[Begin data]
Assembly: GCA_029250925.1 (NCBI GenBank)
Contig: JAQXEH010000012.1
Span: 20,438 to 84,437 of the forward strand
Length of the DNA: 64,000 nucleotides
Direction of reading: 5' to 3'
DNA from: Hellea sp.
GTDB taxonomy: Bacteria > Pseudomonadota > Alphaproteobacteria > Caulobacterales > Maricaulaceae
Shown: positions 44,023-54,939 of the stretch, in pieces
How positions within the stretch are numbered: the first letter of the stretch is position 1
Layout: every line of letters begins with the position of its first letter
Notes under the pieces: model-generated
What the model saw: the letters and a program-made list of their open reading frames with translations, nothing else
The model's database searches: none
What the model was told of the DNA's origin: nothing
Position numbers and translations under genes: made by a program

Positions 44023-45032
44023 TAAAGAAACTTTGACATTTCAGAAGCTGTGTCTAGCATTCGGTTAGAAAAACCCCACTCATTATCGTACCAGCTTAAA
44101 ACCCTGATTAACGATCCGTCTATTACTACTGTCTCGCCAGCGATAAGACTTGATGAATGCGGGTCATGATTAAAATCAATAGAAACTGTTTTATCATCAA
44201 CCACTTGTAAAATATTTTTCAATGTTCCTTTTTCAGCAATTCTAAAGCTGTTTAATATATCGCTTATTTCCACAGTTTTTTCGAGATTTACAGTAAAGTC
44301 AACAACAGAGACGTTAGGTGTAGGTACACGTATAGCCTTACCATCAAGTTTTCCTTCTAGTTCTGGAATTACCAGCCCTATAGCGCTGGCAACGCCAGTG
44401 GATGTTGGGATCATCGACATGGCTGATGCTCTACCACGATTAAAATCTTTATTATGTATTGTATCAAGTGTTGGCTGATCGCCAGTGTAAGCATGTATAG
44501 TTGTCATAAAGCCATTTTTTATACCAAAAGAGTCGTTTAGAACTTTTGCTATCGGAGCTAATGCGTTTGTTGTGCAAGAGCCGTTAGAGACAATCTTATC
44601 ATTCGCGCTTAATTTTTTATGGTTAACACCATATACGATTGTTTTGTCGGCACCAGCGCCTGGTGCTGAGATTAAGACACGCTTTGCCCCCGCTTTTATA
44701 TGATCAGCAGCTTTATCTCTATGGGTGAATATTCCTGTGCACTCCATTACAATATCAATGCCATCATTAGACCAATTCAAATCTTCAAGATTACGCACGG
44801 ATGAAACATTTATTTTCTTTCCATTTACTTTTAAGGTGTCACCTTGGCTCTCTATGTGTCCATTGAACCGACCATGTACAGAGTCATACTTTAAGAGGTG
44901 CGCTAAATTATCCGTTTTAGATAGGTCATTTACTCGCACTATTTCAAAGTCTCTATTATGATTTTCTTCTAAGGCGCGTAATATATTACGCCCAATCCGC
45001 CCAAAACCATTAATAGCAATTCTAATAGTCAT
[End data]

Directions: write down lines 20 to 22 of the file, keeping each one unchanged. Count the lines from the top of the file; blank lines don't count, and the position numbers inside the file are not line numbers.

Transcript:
44301 AACAACAGAGACGTTAGGTGTAGGTACACGTATAGCCTTACCATCAAGTTTTCCTTCTAGTTCTGGAATTACCAGCCCTATAGCGCTGGCAACGCCAGTG
44401 GATGTTGGGATCATCGACATGGCTGATGCTCTACCACGATTAAAATCTTTATTATGTATTGTATCAAGTGTTGGCTGATCGCCAGTGTAAGCATGTATAG
44501 TTGTCATAAAGCCATTTTTTATACCAAAAGAGTCGTTTAGAACTTTTGCTATCGGAGCTAATGCGTTTGTTGTGCAAGAGCCGTTAGAGACAATCTTATC